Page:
Archive

Posts Tagged ‘customer’

Bose: Passion Driven Innovation

A few years ago when I was living in France, my elder brother visited me. We both walked down to the small city centre in hope of finding a home theatre system for me. Back then, I was a novice to the audio world with very limited knowledge on available systems, whilst my brother had years of experience of assembling speakers, woofers, sub-woofers and amplifiers on his own to achieve the best sound effect and quality.

We entered a store that sold several systems. My eyes were immediately caught by popular brand names such as Sony and Yamaha, particularly with the display of large multi-component systems. The intricacies intrigued me and were compelling evidence for what I perceived to be high quality.

While I kept myself busy with the popular and catchy systems, I realized my brother was stationed in a corner looking at what appeared to be a black box akin a computer CPU.

Read more…

Advertisements

Happy Blue Fish leverages ePublishing to jump into big ocean

March 5, 2010 1 comment

I recently met Dominique Busso, founder and CEO of Happy Blue Fish Studio, a small video game start-up in Saint-Malo, France, that focuses on “LifeStyle Gaming” and “Edutainment”. It recently launched Feng Shui, a  casual memory training game for the Apple iPhone, iPodTouch and iPad, where the gamer’s goal is to increase your Positive Energy and Zen Time while keeping Master Ki balanced!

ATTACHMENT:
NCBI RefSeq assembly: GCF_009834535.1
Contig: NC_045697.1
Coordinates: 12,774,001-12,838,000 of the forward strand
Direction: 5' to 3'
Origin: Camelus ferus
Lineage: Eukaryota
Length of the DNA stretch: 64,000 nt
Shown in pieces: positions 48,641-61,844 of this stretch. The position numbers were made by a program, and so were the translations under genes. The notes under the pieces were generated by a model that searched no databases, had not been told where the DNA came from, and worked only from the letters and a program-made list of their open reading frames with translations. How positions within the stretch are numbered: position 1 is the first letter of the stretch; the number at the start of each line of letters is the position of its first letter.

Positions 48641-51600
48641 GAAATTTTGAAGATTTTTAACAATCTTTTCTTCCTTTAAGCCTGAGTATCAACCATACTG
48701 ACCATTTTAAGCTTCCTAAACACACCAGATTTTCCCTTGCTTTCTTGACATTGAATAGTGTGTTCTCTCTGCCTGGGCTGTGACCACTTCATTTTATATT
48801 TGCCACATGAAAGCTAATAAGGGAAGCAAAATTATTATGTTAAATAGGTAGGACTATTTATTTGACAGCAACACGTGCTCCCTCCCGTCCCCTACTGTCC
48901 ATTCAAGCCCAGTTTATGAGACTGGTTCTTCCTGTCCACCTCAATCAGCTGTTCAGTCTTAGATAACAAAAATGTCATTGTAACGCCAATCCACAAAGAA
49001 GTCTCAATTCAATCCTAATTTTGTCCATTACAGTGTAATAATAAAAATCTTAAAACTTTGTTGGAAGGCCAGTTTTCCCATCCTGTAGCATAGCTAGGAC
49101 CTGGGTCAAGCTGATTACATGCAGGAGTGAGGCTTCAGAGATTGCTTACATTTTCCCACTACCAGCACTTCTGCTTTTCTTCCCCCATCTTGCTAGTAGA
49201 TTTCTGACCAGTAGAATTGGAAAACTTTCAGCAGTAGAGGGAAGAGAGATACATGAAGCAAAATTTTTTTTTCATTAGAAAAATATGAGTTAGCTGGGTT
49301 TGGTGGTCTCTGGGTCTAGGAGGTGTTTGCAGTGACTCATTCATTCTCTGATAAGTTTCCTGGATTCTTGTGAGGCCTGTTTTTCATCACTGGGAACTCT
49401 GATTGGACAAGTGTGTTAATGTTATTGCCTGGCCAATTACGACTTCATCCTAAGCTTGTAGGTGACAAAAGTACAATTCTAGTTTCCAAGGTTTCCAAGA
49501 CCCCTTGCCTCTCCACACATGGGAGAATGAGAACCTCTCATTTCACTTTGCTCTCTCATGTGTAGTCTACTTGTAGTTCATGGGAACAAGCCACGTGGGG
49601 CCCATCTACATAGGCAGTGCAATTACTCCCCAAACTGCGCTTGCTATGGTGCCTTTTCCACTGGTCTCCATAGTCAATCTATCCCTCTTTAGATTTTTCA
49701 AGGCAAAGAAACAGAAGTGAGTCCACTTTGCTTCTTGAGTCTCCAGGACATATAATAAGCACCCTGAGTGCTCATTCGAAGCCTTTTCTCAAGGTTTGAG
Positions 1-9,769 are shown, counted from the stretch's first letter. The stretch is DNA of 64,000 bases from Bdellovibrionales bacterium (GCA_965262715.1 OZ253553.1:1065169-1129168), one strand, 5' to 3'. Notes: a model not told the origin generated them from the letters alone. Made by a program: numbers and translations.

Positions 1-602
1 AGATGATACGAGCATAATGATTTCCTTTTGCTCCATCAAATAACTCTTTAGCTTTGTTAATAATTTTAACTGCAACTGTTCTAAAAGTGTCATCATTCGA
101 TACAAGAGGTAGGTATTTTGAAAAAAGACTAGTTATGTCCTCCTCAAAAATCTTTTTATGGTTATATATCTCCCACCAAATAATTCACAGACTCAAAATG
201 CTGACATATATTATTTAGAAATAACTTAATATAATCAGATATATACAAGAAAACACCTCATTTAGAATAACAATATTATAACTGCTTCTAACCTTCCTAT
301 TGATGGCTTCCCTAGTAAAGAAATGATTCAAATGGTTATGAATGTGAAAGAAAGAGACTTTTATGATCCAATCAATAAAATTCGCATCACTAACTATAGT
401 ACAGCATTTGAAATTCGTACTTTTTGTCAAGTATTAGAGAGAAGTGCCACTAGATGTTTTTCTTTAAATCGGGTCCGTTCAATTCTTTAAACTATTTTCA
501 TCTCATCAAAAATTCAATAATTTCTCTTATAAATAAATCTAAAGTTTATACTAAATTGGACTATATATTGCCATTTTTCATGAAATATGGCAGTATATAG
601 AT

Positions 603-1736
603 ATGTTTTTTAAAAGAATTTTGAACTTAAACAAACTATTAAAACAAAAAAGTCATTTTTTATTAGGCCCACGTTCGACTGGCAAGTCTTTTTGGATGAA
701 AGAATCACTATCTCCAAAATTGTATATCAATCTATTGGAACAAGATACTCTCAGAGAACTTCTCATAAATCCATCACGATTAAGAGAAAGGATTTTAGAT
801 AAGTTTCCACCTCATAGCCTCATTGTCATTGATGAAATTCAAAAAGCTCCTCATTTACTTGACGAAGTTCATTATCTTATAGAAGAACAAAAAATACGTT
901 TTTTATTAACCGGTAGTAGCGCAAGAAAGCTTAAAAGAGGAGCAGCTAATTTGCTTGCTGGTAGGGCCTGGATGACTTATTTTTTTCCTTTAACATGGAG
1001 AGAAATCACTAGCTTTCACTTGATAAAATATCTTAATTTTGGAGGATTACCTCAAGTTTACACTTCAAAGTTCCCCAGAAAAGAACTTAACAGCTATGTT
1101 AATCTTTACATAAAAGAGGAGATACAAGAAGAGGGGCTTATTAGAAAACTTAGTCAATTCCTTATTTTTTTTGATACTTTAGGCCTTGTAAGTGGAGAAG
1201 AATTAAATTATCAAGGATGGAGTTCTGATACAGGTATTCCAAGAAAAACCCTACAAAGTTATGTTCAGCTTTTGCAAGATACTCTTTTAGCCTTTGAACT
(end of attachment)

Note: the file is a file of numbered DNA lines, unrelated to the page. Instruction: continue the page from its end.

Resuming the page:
Talking to Dominique brought up quite a few interesting illustrations of critical success factors that in one shape or form we have discussed in this blog: time-to-market, quality, simplicity,  and customer experience, all bound together and enabled by Happy Blue Fish’s ePublishing choice. Let me explain. Read more…

Apple finds magic number to square the innovation circle

February 11, 2010 2 comments

In The Innovation Manual, David Midgley identifies three categories of challenge from which innovation can spring:  customer, technology, business model.

While examples of innovations in the technology category abound, they sometimes mask where the real innovation takes place. For example, the Wii is less about technology than about bringing to the video-game console a whole new range of customers (yoga beginners, grannies and families) that would not be your typical shoot-`em-up PS3 user. Likewise, despite being encapsulated in hi-tech products, Dell’s or Intel’s innovations were really about creating new ways of doing business. Read more…